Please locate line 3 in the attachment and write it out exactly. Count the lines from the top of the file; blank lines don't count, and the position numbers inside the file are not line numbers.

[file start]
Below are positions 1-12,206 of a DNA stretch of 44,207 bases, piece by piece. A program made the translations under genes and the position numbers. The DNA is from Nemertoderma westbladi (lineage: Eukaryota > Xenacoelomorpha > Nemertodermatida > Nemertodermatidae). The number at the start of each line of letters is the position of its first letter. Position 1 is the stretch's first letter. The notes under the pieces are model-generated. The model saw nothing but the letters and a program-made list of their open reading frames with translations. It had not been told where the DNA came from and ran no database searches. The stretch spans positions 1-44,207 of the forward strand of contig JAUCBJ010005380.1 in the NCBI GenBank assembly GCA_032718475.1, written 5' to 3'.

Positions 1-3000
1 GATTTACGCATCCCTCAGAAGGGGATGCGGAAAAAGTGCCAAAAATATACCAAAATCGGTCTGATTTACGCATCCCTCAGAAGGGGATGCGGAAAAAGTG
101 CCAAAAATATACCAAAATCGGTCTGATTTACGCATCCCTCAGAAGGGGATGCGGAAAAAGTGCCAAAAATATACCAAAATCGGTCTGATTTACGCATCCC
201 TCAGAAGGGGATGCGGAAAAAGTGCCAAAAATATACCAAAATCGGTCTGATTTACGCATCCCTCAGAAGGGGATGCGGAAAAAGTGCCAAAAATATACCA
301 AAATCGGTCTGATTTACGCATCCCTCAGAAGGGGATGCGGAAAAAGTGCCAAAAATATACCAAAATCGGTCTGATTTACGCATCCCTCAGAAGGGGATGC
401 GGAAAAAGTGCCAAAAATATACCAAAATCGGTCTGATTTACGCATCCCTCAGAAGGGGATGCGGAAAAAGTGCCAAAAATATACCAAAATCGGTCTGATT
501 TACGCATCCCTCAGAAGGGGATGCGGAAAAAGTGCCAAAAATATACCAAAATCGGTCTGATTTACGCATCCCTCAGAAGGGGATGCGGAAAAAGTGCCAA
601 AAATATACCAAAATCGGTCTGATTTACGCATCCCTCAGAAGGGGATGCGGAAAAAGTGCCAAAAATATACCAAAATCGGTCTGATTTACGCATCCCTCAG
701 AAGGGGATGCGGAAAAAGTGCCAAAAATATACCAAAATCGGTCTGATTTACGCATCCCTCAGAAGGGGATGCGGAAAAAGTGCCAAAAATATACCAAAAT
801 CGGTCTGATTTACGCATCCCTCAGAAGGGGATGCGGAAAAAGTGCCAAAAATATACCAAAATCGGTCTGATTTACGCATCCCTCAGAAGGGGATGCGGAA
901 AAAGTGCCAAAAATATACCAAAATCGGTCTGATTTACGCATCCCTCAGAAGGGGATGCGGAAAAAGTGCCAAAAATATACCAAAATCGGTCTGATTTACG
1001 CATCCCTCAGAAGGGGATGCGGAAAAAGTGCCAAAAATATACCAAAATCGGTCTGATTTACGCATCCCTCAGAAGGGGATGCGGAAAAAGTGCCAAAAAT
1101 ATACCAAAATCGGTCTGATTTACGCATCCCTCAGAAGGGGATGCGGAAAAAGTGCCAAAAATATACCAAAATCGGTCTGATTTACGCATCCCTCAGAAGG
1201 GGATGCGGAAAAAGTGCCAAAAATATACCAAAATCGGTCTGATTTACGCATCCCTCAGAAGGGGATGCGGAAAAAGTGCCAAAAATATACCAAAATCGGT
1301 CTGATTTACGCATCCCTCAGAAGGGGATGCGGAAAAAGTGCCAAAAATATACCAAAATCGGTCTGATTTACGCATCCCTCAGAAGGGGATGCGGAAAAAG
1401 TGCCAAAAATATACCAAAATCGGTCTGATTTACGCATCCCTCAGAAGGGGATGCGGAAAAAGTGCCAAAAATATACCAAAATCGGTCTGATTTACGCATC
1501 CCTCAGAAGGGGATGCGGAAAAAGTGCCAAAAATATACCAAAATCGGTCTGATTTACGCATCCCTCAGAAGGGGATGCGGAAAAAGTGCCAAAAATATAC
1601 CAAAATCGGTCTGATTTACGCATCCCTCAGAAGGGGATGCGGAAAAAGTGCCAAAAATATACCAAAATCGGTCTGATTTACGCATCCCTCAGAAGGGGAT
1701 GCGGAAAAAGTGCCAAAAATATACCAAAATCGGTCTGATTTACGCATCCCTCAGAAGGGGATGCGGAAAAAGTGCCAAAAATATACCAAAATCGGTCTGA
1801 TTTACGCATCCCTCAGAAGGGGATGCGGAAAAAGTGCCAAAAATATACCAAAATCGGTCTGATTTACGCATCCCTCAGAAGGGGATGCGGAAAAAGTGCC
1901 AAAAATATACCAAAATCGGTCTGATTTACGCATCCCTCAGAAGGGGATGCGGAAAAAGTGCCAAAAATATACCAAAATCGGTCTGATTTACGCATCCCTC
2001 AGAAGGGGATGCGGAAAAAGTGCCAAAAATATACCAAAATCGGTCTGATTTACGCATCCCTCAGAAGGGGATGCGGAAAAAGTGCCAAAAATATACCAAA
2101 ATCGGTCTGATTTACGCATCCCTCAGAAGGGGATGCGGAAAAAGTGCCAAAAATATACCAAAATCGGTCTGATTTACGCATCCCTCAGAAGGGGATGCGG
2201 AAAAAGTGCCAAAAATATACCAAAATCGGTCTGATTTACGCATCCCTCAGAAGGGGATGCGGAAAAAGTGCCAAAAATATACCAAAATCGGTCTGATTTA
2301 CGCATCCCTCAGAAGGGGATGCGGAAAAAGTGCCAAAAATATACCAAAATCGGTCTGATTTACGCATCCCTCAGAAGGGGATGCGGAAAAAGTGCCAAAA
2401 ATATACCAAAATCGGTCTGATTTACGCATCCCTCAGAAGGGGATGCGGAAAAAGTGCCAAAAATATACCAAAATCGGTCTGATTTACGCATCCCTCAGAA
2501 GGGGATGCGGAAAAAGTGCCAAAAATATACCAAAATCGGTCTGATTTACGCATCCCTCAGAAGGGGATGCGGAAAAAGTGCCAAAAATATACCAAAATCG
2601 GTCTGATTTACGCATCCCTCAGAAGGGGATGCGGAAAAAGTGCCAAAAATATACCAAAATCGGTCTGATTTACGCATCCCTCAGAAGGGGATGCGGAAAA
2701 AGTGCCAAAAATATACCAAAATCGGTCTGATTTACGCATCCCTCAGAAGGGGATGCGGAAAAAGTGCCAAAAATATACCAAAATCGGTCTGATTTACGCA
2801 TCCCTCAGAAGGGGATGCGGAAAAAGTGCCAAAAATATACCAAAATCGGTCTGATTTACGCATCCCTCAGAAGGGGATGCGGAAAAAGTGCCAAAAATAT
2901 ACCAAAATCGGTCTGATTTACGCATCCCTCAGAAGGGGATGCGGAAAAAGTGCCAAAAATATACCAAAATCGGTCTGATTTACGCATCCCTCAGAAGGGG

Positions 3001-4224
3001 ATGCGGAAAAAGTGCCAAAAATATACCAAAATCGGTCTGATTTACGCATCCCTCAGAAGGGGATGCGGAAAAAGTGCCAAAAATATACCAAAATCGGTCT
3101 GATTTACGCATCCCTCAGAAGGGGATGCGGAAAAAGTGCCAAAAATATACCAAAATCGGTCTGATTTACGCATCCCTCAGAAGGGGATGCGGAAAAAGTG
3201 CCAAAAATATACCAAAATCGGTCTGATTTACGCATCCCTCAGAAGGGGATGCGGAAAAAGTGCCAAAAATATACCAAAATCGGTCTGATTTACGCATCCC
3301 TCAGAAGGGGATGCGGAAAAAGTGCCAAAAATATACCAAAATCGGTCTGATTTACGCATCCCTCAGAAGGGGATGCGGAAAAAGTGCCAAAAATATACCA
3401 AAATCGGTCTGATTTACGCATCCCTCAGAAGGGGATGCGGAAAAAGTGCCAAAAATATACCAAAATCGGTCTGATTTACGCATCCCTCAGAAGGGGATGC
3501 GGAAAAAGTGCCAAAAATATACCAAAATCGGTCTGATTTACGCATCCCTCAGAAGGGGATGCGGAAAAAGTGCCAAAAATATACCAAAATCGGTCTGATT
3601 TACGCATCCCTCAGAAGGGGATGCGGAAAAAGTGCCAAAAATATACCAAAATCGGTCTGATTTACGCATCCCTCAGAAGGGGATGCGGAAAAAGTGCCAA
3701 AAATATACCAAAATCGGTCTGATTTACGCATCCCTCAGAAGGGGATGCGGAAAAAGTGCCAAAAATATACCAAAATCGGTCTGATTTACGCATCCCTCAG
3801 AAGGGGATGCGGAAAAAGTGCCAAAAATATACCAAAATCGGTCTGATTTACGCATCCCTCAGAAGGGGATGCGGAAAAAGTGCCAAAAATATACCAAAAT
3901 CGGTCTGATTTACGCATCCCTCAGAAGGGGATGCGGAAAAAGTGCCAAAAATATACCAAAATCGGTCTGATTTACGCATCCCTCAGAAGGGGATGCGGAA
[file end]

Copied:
1 GATTTACGCATCCCTCAGAAGGGGATGCGGAAAAAGTGCCAAAAATATACCAAAATCGGTCTGATTTACGCATCCCTCAGAAGGGGATGCGGAAAAAGTG